Amazon.com Inc. has declined to comment on a report that it’s looking to open thousands of Amazon Go cashierless convenience stores over the next few years.
Citing unnamed sources, Bloomberg said yesterday that Seattle-based Amazon is mulling plans to open as many as 3,000 Amazon Go locations by 2021. That would include having about 10 Amazon Go stores by the end of 2018 and expanding to approximately 50 in key metropolitan markets next year, according to the report.
“We don’t comment on rumors or speculation,” an Amazon spokesperson said in a statement late Wednesday.
Bloomberg also reported Thursday that the cost of the large-scale Amazon Go expansion could run as much as $3 billion, based on estimates by Morgan Stanley analyst Brian Nowak.
The e-tail giant currently has four Amazon Go stores: three in Seattle and one in Chicago, which opened on Monday. Though not giving a timetable or location details, Amazon also has confirmed plans to open Amazon Go outlets in San Francisco and New York City.
Whatever Amazon ultimately plans in rolling out Amazon Go, retailers of all stripes are already keeping a close watch. Amazon Go stores blanketing major metro markets would likely take a bite out of food and beverage sales at supermarket, drug, dollar, convenience and mass chains as busy consumers — especially the burgeoning ranks of Amazon Prime members — opt for a no-waiting-in-line experience to make a quick snack, meal or grocery purchase.
Industry analysts note that Amazon is increasingly embracing an omnichannel strategy for its retail business and, on the food side of the equation, would likely seek more physical stores to compete with the brick-and-mortar presence of leading grocery retailers like Walmart, Kroger, Albertsons Cos., Target and Costco. Whole Foods Market, acquired by Amazon in August 2017, currently has 470 stores in 42 states and the District of Columbia.
“Amazon is fully aware that they have to be much bigger in consumables and that omnichannel is what’s going to work in consumables. I also think Amazon is fully aware that Whole Foods is not necessarily the complete solution to their bricks-and-mortar,” Wolfe Research analyst Scott Mushkin said earlier this week at a Supermarket News roundtable discussion. “Now they’re quietly starting to ramp up the Go format. So we’ll see how much they do there. From our research, they want about 1,500 locations in the U.S.”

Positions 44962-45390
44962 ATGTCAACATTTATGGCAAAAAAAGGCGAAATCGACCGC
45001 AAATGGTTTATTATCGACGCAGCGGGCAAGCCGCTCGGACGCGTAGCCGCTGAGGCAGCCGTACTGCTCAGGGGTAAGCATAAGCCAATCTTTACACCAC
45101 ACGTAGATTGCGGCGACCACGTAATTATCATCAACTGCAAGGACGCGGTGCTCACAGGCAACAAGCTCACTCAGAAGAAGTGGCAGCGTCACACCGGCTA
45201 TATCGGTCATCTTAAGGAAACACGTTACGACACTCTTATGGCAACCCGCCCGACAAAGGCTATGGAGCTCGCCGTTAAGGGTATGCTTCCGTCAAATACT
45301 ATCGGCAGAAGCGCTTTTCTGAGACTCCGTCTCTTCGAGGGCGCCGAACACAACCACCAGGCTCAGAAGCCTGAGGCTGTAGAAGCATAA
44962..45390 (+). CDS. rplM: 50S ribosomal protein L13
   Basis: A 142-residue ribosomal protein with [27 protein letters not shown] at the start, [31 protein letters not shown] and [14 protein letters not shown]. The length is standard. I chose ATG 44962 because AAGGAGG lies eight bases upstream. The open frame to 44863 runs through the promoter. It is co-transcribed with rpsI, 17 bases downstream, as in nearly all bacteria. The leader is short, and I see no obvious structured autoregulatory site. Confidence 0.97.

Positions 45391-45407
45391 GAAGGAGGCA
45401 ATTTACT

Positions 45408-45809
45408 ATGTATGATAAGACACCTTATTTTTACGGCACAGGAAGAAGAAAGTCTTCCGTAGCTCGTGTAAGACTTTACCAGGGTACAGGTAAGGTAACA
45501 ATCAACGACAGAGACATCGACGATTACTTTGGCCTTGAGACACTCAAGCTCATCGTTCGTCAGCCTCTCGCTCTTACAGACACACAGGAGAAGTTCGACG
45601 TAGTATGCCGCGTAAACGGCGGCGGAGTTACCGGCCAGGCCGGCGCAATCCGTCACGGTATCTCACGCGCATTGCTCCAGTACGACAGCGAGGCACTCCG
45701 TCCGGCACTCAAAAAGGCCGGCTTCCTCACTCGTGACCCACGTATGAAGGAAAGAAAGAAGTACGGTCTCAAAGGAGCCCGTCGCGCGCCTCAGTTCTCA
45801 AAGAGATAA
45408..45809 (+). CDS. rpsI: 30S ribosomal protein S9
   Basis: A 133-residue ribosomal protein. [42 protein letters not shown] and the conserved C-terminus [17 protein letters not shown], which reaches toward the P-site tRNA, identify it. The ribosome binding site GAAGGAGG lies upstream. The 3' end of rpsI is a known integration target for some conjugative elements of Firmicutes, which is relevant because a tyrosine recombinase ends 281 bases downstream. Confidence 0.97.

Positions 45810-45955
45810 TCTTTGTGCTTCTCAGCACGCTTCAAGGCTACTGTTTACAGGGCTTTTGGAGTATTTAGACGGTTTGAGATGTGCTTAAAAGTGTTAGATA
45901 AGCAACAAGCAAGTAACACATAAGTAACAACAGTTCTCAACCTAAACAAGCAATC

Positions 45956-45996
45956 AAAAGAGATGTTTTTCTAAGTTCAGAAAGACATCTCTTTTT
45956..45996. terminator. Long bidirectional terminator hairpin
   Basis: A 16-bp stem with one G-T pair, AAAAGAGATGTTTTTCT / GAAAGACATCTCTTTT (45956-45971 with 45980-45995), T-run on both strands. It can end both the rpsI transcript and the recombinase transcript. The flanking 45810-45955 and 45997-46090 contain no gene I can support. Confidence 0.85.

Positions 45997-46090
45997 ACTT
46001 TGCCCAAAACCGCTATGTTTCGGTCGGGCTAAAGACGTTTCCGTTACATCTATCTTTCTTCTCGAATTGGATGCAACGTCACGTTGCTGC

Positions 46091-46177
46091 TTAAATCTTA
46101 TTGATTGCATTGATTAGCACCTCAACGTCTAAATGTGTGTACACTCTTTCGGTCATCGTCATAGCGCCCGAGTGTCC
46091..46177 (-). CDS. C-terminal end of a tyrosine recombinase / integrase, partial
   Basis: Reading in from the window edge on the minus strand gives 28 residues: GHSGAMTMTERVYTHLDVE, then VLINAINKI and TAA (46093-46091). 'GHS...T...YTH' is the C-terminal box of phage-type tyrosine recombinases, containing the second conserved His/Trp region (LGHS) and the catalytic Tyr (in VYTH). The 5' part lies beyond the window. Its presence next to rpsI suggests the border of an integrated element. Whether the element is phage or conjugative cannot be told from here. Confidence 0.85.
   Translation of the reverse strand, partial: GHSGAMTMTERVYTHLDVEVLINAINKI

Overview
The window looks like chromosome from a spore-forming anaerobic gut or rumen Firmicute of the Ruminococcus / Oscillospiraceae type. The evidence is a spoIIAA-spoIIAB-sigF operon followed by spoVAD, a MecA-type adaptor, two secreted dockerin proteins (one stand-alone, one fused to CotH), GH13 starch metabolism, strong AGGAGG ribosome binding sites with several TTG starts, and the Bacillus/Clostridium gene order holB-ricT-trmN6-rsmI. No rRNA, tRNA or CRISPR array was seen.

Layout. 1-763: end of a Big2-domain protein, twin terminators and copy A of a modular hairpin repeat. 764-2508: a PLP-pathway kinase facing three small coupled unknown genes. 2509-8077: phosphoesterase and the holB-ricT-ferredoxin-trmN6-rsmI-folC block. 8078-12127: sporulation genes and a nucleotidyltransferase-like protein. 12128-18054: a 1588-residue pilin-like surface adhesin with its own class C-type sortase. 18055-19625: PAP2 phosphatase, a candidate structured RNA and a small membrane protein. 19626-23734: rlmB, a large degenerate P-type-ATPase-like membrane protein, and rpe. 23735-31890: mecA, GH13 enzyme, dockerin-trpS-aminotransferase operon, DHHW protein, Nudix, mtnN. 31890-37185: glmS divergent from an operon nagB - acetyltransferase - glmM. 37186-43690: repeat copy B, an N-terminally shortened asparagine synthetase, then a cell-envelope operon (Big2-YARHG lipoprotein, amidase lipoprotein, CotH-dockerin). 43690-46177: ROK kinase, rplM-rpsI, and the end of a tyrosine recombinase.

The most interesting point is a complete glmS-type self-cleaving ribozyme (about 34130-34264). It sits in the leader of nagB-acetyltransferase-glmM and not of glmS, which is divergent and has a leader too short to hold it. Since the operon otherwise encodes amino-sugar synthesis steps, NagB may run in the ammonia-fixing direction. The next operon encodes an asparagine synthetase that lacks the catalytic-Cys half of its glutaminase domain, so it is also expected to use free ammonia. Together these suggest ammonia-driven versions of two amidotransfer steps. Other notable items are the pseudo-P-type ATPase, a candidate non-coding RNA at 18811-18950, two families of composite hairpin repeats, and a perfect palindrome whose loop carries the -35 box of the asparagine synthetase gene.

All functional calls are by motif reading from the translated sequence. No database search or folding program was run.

Amazon’s flair for innovation and consumer acumen raise the potential for a major expansion of the Amazon Go format, according to Loop Capital analyst Andrew Wolf.
“I think it’s ready to go. They’re an experimental company, and they’ve been tweaking this for a while. We shall see,” Wolf said at the roundtable event. “I have a sense this could be a real big change in retail. Nobody’s ever seen a cashless store, so this could be something else.”
Eye on growth
Amazon opened the first Amazon Go, an 1,800-square-foot unit in Seattle, to employees in 2016 and to the public on Jan. 22 of this year. The store carries primarily food and beverages, although nonfood items like batteries and over-the-counter medicine also are available. Food offerings include ready-to-eat breakfast, lunch, dinner and snack options made by the company’s chefs and local kitchens and bakeries.
On the grocery front, the mix ranges from essentials such as bread and milk to artisan cheeses and locally made chocolates. Also offered are chef-designed Amazon Meal Kits, which the company said enable consumers to make a meal for two in about 30 minutes.
Amazon is experimenting with assortments and sizes as it opens the Amazon Go locations. For example, the second store, a 1,450-square-foot outlet opened on Aug. 28 in downtown Seattle, has largely the same cashierless, food- and beverage-focused shopping experience as the first location but with a narrower selection. Its more limited grocery assortment excludes staples like bread and milk and sells beer and wine but not liquor. Food offerings include convenience-store mainstays like snacks and drinks along with ready-to-eat, to-go breakfast, lunch, dinner and snack options. Fresh prepared foods, however, are supplied via an off-site Amazon facility rather than an in-store kitchen.
The most recent Amazon Go stores are more like the first in terms of size and offerings. The third location, opened on Sept. 4 in Seattle, is the largest so far at 2,100 square feet. Meanwhile, the 2,000-square-foot Chicago store marks the first Amazon Go outside Amazon’s hometown of Seattle.
Driving Amazon Go’s checkout-free shopping experience is Amazon’s “Just Walk Out” technology. Overhead cameras, weight sensors and deep learning technology detect merchandise that shoppers take from or return to shelves and keep track of the items selected in a virtual cart. Shoppers use the Amazon Go mobile app to gain entry to the store through a turnstile. When customers leave the store, the Just Walk Out technology automatically debits their Amazon account for the items they take and then sends a receipt to the app.